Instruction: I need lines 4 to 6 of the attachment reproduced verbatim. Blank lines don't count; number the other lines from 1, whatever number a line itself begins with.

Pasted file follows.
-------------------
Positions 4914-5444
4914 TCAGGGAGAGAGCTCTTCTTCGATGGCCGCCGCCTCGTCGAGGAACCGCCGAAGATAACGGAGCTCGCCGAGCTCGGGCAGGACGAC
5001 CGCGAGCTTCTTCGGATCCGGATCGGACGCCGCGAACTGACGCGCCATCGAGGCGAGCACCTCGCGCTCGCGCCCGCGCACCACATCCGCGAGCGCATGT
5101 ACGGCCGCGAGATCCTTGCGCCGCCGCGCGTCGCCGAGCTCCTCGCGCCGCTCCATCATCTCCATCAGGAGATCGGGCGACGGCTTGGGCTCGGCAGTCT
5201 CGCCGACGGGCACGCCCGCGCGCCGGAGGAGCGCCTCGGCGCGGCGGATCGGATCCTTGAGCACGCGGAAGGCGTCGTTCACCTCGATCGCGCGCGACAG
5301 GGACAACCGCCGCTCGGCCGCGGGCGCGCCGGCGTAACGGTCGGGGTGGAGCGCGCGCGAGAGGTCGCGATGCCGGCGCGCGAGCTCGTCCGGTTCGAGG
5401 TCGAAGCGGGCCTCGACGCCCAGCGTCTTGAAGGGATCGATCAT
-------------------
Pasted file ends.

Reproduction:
5101 ACGGCCGCGAGATCCTTGCGCCGCCGCGCGTCGCCGAGCTCCTCGCGCCGCTCCATCATCTCCATCAGGAGATCGGGCGACGGCTTGGGCTCGGCAGTCT
5201 CGCCGACGGGCACGCCCGCGCGCCGGAGGAGCGCCTCGGCGCGGCGGATCGGATCCTTGAGCACGCGGAAGGCGTCGTTCACCTCGATCGCGCGCGACAG
5301 GGACAACCGCCGCTCGGCCGCGGGCGCGCCGGCGTAACGGTCGGGGTGGAGCGCGCGCGAGAGGTCGCGATGCCGGCGCGCGAGCTCGTCCGGTTCGAGG